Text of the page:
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Dr. John Fujii

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November is National Diabetes Awareness Month

November is National Diabetes Awareness Month

I hope we find all of you in good health and good spirits. November is National Diabetes Awareness Month. Looking back at the late 80’s, students were trained to interpret a case history to determine what disease entities we should look for based on a patient’s race and age. For example, it you were middle aged and of Hispanic or American Indian descent, we would be concerned with diabetes, if you were of African American descent, we would be concerned with hypertension and glaucoma and so on. While this is not funny, consider it a medical form of racial profiling but it was clinically significant. Case histories are still important but the thinking has changed.

While attending a continuing education course in 2001, with speakers from the National Institute of Health and the Center for Disease Control, the room was shocked with the results of the study. In 1960, diabetes and hypertension were on the bottom of the top twenty things that would likely kill an American. In 2000, diabetes and hypertension moved up to the top five things that would kill an American and globally. If current trends continue, one in three adults will be diabetic by 2050. Most of Type 2 diabetes can be attributed to obesity, age, sedentary lifestyles and the American diet. Many health experts are calling diabetes and obesity a pandemic.

Diabetes mellitus often goes undiagnosed because symptoms go unnoticed despite the complications it may cause such as visual impairment, blindness, hypertension, renal failure, heart disease and stroke. In fact about forty percent of people don’t know they are diabetic. Often undiagnosed diabetes is discovered during an eye exam. Diabetic retinopathy is responsible for about twelve percent of new blindness cases each year. However keeping blood glucose levels at normal can decrease the risk of diabetic retinopathy by seventy six percent. The three most common classifications of diabetes are Type 1, Type 2 and Pre-Diabetes.

Type 1 diabetes occurs when the body’s immune system attacks and destroys the beta-cells in the pancreas that produce insulin. It is most common in children and young adults but can occur at any age. Currently about ten percent of diabetics are Type 1. It can be caused by genetic, environmental factors and unknown factors and we have no way of preventing it.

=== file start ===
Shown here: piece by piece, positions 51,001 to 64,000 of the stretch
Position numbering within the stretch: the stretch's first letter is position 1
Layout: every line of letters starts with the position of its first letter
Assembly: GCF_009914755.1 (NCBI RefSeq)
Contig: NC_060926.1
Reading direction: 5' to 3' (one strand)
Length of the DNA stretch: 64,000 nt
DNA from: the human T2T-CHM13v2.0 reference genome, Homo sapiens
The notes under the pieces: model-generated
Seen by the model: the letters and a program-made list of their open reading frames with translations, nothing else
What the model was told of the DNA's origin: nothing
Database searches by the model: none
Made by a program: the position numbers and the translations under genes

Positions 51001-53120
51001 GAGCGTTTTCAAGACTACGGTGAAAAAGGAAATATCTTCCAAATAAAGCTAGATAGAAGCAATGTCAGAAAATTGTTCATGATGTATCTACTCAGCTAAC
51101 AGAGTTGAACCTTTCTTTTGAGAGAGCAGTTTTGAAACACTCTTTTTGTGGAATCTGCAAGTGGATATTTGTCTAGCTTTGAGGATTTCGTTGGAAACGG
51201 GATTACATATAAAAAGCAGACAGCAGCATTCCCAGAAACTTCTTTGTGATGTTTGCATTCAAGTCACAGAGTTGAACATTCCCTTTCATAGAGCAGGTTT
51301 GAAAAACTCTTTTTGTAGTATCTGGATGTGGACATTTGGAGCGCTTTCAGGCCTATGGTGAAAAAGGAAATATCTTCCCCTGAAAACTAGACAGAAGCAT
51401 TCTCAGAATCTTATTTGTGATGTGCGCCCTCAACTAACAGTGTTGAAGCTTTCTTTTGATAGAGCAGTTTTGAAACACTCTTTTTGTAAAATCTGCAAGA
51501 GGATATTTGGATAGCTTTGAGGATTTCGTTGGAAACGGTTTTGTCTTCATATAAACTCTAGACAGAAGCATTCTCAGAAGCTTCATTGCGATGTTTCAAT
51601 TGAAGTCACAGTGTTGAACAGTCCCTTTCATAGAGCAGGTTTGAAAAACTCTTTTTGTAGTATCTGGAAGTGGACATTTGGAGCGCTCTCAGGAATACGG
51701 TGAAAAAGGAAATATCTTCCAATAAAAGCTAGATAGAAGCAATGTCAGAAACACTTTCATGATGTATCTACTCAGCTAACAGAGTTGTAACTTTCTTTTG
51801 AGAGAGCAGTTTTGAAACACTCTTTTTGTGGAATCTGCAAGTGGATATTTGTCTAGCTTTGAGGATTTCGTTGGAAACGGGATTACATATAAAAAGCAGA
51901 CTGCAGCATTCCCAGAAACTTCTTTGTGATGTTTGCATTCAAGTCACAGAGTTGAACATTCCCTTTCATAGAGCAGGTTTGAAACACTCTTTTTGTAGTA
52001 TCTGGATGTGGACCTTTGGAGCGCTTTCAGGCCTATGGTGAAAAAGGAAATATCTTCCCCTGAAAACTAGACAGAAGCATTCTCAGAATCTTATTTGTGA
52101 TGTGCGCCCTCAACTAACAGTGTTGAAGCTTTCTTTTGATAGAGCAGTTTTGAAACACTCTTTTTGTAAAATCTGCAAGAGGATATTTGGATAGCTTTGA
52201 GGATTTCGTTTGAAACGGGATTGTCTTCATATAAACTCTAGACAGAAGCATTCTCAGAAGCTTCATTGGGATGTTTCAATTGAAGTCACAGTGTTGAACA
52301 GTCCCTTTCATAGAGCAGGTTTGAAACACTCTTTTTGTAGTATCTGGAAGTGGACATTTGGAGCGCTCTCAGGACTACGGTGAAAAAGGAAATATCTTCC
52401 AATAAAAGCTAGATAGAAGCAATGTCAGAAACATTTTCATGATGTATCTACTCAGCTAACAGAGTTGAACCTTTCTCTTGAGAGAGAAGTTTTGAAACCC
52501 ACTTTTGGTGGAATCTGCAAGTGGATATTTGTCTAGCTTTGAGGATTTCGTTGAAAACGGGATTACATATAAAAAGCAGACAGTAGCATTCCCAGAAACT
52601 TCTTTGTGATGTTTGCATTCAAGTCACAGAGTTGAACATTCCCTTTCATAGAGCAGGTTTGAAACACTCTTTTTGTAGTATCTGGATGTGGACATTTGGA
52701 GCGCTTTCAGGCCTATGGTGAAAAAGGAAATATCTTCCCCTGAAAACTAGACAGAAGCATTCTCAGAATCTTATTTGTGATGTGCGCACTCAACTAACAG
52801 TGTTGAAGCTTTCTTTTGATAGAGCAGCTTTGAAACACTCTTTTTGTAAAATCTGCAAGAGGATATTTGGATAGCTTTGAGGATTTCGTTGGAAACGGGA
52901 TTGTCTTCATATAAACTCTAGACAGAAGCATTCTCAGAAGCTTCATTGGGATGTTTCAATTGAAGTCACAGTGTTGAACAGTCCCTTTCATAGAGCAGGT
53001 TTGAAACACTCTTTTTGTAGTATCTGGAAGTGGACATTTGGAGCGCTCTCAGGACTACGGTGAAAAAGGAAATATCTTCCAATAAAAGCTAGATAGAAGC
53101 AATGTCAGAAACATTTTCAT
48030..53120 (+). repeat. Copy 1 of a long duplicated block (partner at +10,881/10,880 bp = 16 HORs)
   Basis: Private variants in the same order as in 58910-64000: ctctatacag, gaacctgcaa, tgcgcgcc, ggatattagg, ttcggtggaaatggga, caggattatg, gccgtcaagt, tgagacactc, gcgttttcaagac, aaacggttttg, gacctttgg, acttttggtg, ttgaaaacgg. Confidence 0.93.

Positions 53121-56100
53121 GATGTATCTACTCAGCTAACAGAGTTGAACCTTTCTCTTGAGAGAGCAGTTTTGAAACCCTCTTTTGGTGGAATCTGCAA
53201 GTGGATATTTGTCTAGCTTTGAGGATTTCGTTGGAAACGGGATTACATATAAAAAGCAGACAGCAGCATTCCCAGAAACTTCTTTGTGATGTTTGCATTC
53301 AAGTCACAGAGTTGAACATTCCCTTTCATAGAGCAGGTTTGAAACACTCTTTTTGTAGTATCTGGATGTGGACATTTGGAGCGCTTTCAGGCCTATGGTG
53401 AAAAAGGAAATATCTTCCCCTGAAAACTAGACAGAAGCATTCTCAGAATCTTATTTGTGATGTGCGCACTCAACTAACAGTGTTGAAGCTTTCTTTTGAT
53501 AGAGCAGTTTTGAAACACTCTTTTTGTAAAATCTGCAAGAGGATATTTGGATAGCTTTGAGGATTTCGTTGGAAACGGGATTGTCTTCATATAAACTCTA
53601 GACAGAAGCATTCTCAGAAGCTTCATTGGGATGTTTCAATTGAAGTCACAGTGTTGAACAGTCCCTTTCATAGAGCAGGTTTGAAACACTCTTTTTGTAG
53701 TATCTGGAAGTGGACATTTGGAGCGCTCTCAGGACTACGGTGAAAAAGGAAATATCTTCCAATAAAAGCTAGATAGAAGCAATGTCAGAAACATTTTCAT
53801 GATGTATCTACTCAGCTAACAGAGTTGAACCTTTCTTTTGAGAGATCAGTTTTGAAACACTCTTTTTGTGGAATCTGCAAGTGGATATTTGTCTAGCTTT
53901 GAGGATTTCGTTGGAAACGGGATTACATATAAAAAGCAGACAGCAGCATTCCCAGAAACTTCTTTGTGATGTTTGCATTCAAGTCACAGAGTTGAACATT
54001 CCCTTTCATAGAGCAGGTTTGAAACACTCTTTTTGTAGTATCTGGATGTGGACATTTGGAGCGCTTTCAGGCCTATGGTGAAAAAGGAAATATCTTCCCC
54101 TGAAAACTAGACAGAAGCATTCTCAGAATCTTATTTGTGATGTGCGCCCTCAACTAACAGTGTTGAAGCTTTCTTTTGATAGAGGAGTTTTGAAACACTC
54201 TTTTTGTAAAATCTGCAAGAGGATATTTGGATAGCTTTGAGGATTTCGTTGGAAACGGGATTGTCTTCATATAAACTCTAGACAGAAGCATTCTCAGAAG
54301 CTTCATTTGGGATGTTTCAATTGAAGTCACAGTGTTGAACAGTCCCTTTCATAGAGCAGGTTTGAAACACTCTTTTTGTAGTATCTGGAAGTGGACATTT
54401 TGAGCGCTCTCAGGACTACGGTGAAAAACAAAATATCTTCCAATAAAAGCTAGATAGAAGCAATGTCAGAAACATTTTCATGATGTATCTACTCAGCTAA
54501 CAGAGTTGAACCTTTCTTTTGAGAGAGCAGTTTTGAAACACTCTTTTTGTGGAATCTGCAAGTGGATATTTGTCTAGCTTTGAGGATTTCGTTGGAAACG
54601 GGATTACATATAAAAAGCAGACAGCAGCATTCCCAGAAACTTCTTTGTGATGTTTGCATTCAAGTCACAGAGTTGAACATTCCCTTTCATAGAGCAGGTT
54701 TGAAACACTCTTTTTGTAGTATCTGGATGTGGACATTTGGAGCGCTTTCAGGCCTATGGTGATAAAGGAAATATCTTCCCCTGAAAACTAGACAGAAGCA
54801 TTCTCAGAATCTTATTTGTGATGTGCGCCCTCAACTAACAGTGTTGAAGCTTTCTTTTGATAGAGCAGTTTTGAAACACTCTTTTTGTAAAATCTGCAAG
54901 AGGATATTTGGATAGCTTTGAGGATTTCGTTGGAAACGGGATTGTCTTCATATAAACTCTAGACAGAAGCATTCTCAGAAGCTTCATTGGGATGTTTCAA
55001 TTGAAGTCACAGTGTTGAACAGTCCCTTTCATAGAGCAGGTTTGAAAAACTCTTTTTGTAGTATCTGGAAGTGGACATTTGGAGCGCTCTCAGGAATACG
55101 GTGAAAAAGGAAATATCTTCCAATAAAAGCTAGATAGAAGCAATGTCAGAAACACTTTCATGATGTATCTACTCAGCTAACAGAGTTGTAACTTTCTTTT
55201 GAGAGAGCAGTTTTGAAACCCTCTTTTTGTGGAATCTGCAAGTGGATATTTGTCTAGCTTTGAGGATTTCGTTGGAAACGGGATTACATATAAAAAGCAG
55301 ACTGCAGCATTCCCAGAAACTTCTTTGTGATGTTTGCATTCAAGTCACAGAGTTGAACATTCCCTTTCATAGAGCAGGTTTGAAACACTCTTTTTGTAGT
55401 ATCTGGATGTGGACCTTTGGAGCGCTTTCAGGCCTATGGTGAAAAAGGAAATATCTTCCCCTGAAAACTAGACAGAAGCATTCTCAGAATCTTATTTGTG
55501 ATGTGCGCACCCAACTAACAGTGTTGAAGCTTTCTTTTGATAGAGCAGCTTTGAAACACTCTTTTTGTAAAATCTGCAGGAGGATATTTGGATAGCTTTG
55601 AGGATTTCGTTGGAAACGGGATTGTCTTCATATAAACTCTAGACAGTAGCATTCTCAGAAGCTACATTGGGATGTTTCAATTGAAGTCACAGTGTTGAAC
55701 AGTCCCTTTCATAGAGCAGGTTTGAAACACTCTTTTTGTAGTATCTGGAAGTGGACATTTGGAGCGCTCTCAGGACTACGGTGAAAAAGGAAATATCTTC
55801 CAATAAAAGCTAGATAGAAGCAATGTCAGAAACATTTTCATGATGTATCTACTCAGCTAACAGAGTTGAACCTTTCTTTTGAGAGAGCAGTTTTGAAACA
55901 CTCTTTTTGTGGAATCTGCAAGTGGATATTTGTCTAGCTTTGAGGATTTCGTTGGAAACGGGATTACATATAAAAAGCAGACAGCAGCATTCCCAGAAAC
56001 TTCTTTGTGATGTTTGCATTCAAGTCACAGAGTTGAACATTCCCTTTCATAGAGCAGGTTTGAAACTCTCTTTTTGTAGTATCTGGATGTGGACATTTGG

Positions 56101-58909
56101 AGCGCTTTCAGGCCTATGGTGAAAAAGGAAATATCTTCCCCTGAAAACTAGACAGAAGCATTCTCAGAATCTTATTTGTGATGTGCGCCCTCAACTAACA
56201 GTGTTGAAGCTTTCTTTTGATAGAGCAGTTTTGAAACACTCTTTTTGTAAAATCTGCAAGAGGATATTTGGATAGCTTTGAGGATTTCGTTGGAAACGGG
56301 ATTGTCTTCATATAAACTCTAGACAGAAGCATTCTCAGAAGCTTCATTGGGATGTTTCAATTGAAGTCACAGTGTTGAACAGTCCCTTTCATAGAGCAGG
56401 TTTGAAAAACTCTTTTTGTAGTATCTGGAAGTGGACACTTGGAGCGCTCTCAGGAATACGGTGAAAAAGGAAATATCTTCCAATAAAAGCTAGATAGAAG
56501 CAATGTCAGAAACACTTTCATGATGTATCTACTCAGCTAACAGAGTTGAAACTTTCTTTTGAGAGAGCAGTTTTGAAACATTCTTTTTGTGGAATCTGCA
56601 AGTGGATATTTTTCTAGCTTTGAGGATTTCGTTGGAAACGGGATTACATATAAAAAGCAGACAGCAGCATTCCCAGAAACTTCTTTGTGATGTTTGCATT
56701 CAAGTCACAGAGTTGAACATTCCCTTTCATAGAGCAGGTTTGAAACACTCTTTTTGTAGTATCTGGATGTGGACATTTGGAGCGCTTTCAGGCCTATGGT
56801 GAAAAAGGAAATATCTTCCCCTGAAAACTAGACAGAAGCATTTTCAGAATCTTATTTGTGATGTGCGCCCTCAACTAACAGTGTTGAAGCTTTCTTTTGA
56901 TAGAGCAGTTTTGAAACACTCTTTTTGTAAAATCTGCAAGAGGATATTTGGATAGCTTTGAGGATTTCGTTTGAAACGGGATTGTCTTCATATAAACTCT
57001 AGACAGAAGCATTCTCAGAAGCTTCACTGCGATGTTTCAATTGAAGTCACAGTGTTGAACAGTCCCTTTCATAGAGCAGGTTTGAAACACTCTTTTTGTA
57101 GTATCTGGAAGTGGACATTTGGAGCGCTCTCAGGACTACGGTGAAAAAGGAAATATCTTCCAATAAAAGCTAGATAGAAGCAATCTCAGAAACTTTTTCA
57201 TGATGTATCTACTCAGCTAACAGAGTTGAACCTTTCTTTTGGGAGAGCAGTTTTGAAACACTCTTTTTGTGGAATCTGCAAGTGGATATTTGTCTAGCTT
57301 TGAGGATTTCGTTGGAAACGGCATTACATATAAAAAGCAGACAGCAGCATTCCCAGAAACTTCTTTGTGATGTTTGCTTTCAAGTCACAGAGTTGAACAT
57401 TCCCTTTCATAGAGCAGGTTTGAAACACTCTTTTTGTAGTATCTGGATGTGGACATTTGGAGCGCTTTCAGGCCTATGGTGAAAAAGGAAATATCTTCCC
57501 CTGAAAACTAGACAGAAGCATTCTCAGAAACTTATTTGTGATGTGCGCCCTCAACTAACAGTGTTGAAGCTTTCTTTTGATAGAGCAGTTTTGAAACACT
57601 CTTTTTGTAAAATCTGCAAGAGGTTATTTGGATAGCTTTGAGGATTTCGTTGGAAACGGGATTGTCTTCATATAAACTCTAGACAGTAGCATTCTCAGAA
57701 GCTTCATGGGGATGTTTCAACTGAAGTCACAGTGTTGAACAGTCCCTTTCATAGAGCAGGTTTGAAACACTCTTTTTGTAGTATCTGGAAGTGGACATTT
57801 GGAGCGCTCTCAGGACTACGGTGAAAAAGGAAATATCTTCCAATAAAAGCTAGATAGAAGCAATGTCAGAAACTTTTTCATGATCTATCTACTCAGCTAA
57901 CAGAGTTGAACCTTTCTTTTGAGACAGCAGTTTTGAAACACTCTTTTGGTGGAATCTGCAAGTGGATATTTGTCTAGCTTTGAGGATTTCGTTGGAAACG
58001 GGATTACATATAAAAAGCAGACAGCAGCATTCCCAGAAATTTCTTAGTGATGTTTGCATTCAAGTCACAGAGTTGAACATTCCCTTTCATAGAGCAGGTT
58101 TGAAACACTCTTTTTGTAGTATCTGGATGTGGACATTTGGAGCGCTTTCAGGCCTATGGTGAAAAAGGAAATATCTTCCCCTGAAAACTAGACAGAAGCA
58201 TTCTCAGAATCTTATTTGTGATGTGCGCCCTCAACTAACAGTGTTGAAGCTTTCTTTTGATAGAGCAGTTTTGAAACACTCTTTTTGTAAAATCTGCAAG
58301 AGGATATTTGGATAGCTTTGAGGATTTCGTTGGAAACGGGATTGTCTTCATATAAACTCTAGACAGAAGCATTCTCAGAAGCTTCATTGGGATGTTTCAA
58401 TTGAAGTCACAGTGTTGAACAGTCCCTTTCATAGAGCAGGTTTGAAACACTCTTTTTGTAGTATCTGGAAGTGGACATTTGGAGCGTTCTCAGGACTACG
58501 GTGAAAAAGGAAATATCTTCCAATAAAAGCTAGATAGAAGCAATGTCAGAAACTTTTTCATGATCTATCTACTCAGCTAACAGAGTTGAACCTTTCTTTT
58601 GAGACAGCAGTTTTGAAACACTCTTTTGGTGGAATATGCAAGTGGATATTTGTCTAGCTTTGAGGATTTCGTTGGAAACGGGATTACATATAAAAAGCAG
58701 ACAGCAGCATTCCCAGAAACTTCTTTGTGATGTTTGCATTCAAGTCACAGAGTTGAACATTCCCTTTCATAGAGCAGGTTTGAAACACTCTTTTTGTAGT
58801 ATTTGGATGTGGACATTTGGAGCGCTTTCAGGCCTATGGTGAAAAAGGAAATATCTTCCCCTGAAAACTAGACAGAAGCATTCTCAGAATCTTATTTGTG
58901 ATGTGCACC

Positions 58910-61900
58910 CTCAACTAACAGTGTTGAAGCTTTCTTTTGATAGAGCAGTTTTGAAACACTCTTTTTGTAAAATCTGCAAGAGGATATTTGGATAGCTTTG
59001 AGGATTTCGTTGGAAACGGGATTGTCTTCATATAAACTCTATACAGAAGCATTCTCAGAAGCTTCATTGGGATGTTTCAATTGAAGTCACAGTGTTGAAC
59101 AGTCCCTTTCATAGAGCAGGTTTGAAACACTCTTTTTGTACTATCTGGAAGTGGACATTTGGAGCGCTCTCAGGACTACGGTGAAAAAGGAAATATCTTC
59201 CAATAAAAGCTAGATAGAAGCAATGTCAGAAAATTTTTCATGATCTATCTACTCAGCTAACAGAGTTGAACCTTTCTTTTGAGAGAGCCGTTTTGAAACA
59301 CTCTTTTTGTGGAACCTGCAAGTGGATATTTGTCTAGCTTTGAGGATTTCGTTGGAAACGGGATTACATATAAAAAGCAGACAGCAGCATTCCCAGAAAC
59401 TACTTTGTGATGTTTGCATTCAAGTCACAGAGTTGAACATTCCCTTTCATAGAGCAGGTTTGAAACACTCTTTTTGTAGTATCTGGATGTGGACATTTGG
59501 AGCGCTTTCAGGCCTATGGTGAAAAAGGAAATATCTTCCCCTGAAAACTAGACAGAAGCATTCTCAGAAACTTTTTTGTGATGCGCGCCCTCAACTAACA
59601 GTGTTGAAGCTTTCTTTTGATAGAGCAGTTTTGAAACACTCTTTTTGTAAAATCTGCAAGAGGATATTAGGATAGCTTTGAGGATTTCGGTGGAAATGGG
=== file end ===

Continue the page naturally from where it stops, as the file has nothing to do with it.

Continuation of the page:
Type 2 diabetes is the most common form of diabetes and occurs when the body doesn’t produce enough insulin or cannot use the insulin effectively. Currently, about 90 percent of diabetes cases in American are Type 2 and it is more common in adults than in children. Shockingly more children are being diagnosed with diabetes in high risk ethnic groups than before. Those children are between the ages of ten and nineteen years old, are obese, and have a strong family history of diabetes.

Pre-Diabetes are individuals whose blood glucose levels do not meet the definition of diabetes but still have an increased risk of developing type 2 diabetes, heart disease and stroke. Typically their glycosylated hemoglobin (HbA1c is one of the test to determine diabetes) is between 5.7 and 6.4 percent.

So what can you do to prevent Type 2 Diabetes? Well the Diabetes Prevention Program study revealed that weight loss through moderate diet changes and physical activities can delay and possibly prevent type 2 diabetes.

Does early detection and treatment help? Yes, it can reduce risk of complications associated with the diabetes. As a rule of thumb, every percentage point reduction in A1c test reduces the risk of a microvascular complication (think of it as circulation issues, poor circulation leads to tissue damage & tissue death) by forty percent. Also control of high blood pressure (hypertension) reduces risk of cardiovascular disease and microvascular complications. As a rule of thumb, for every 10 mm Hg reduction in systolic blood pressure, the risk of complications related to diabetes is reduced by 12 percent. The ideal normal blood pressure is about 120/80 (systolic/diastolic).

In my years of practice, I cannot over emphasize the importance of exercise, diet, regular appointments, monitoring, and medications. It is always difficult to tell a patient that they are losing their vision from complications of diabetes. It is depressing watching patients, family, and friends suffering from the complications of diabetes. However, many times you, the patient can make a difference with your health care team. Studies show that early detection and appropriate treatment reduces severe vision loss. Thus the importance of a regular physicals, follow up visits, lab work, and an annual eye examination are important factors for detection. If you are diabetic, than lifestyle (i.e. exercise, diet, etc…) changes, medications, and regular monitoring are important steps for leading a quality life and maintaining your precious vision. As with any medical article, this is a small bit of information on diabetes. For more knowledge, please consult your doctors.

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Wednesday, 21 November 2018

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